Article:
Farmers might possess a secret weapon in the fight against climate change. A recent study reveals that by simply incorporating crushed volcanic rocks into their fields, they could play a pivotal role in helping the planet achieve the carbon removal target set by the Intergovernmental Panel on Climate Change (IPCC).
According to the study published in the AGU’s journal Earth’s Future, the regions showing the most promise for this innovative climate strategy are the warm, wet tropics.
Termed “enhanced rock weathering,” this approach leverages the natural weathering process, which inherently captures carbon dioxide in carbonate minerals. The underlying concept is straightforward.
Accelerate weathering in a manner that simultaneously aids humans simply by adding volcanic rocks to agricultural fields. If adopted alongside emissions reductions, this technique could act as a brake on the rapid acceleration of global warming.
S. Hun Baek is a Yale University climate scientist and the study’s lead. He remarked, “Enhanced rock weathering poses fewer risks compared to other climate interventions.”
He further highlighted its additional perks, stating, “It also provides some key benefits, like rejuvenating depleted soils and countering ocean acidification, that may make it more socially desirable.”
The focus of this study was the utilization of crushed basalt, a rapidly weathering rock originating from cooled lava. By evaluating the efficiency of various regions in decomposing these rocks, the researchers aimed to pinpoint the best areas for its application.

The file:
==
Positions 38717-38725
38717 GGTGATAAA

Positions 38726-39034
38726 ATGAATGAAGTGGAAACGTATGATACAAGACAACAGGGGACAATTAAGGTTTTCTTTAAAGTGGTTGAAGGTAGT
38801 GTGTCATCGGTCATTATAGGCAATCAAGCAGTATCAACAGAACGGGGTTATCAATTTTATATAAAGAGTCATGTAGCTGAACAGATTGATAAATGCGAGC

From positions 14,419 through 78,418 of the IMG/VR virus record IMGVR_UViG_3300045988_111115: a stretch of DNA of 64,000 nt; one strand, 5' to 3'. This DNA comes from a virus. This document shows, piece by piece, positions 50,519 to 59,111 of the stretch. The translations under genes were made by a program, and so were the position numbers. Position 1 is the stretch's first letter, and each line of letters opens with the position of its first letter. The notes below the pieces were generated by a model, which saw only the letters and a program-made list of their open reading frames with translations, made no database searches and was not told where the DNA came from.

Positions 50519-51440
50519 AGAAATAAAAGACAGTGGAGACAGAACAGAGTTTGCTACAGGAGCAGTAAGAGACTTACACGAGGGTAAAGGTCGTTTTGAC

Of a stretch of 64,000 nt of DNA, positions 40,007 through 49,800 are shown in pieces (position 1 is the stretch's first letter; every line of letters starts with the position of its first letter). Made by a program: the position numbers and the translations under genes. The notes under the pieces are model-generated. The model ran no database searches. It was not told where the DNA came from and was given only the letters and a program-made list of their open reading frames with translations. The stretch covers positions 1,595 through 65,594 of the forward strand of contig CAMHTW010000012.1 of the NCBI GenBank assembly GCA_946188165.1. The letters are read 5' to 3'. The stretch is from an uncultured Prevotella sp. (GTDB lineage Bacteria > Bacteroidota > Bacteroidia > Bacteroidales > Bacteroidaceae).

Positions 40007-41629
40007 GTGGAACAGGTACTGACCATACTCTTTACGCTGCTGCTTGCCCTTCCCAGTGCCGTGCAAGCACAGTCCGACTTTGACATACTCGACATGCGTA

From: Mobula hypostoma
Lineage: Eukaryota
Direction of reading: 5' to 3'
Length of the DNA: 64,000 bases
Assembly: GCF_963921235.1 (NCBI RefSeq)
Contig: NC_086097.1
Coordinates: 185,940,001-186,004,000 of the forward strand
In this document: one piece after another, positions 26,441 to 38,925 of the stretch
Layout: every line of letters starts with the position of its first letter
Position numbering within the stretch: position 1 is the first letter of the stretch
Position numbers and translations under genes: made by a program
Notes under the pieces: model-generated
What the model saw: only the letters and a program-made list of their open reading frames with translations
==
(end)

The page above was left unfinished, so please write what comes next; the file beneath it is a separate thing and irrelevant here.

Geochemist Noah Planavsky, a co-author of the study from Yale University, emphasized the significance of this discovery, stating, “There’s tremendous potential here.” He elaborated on the need to dive deeper into the basics, while also exploring market and financial angles.
In contrast to an earlier study that set its sights on estimating carbon drawdown by 2050, this study ventured beyond national boundaries and peered further into the future.
Researchers employed a novel biogeochemical model to gauge the impact of applying crushed basalt on global farmlands. This model simulated the process of enhanced rock weathering across 1,000 agricultural sites worldwide, spanning from 2006 to 2080.
Astonishingly, the findings revealed that in just 75 years, these sites could reduce atmospheric carbon dioxide by 64 gigatons. If we expand this approach to all farmlands globally, we could lock away a staggering 217 gigatons of carbon.
“To put it in perspective,” Baek notes, “The latest IPCC report indicated a need to sequester between 100 to 1,000 gigatons of carbon by 2100, on top of substantial emissions reductions. Our estimates, when applied globally, roughly align with the lower end of this bracket, boosting our hopes of meeting these climate targets.”
The study also found that due to the speedier weathering process in hot and moist conditions, tropical regions would see faster results compared to areas closer to the poles. For those contemplating carbon sequestration investments, tropical fields would be an efficient choice.
Additionally, the research presented a silver lining. Enhanced rock weathering might prove more effective under warmer conditions. Contrarily, several other carbon reduction methods lose their efficacy as temperatures continue to soar.
Baek emphasized this resilience against climate change, stating that it remains “relatively insensitive to climate change and works about the same under moderate and severe global warming scenarios.”
Interestingly, many farmers already enrich their fields with limestone. Transitioning to a different rock type might be a seamless shift, paving the way for enhanced rock weathering to be implemented extensively, opined Planavsky.